Why Ex PM Manmohan Singh Committed A National Crime And Could Be...

Why Ex PM Manmohan Singh Committed A National Crime And Could Be Charged For Treason


This Morning, Former Prime Minister of India, On Monday, Manmohan Singh ADMITTED to meeting the Pakistani delegation at the residence of suspended Congress leader Mani Shankar Aiyar.

In a statement, he said, “I reject the innuendos and falsehoods as I did not discuss Gujarat elections with anyone else at the dinner hosted by Shri Mani Shankar Aiyar as alleged by Shri Modi. Nor was the Gujarat issue raised by anyone else present at the dinner. The discussion was confined to India-Pakistan relations. Names of the distinguished Indian public servants and journalists present at the dinner arc enclosed to this statement. None of them could be accused of indulging in any anti-national activities”

But for an Ex PM Who knows the secrets of our country, cannot meet the serving Envoy of the “Enemy State” who is covered by ISI, Pakistani Spy Agency, secretly in a private meeting without informing the Foreign ministry and the government of India.

According to the Official secret Act 1923 is India’s anti espionage (“Spy” and “Secret agent”) act held over from British colonisation. It states clearly that “actions which involves helping an enemy state against India”. It also states that one cannot approach, inspect, or even pass over a prohibited government site or area. According to this Act, helping the enemy state can be in the form of communicating a sketch, plan, model of an official secret, or of official codes or passwords, to the enemy.

Prosecution and penalties

Punishments under the Act range from three to fourteen years imprisonment. A person prosecuted under this Act can be charged with the crime even if the action was unintentional and not intended to endanger the security of the state. The Act only empowers persons in positions of authority to handle official secrets, and others who handle it in prohibited areas or outside them are liable for punishment.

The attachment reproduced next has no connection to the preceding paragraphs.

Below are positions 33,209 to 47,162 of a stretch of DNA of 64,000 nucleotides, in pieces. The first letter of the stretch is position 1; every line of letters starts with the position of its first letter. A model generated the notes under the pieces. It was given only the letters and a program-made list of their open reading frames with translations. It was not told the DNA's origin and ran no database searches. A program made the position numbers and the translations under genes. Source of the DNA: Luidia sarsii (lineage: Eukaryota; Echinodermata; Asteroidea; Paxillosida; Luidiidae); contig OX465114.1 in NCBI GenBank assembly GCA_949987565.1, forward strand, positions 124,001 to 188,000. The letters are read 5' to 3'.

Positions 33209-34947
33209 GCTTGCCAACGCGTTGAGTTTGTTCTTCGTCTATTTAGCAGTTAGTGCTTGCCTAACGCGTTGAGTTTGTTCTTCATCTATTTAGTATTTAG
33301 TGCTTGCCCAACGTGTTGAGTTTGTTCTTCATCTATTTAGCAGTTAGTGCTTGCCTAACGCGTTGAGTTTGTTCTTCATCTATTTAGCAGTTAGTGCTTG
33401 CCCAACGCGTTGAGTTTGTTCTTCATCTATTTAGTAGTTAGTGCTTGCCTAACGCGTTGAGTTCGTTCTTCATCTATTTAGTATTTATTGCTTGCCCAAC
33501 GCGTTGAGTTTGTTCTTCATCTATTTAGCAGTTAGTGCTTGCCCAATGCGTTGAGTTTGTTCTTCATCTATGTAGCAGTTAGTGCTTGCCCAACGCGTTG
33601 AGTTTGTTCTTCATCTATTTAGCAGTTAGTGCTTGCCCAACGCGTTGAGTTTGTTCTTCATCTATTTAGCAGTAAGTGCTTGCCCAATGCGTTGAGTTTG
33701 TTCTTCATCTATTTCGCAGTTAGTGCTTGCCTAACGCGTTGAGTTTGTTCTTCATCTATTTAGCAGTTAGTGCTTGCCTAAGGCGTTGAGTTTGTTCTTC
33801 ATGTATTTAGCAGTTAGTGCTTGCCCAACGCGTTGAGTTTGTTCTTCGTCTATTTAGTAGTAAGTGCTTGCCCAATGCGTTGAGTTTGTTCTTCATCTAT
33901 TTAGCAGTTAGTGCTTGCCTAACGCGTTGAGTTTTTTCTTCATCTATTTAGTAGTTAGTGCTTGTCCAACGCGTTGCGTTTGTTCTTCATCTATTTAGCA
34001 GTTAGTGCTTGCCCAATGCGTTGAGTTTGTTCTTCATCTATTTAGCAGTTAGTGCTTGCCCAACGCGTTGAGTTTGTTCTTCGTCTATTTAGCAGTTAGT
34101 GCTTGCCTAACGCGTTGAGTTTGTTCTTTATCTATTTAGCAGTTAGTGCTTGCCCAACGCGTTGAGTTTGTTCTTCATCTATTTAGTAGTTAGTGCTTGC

Journalists have to help members of the police forces above the rank of the sub-Inspector and members of the Armed forces with investigation regarding an offence, up to and including revealing his sources of information (If required).

Under the Act, search warrants may be issued at any time if the magistrate feels that based on the evidence in front of them there is enough danger to the security of the state.

Uninterested members of the public may be excluded from court proceedings if the prosecutions feels that any information which is going to be passed on during the proceedings is sensitive. This also includes media; so the journalists will not be allowed to cover that particular case.

When a company is seen as the offender under this Act, everyone involved with the management of the company including the board of directors can be liable for punishment. In the case of a newspaper everyone including the editor, publisher and the proprietor can be jailed for an offence. OSA is controversial to the modern RTI act 2005.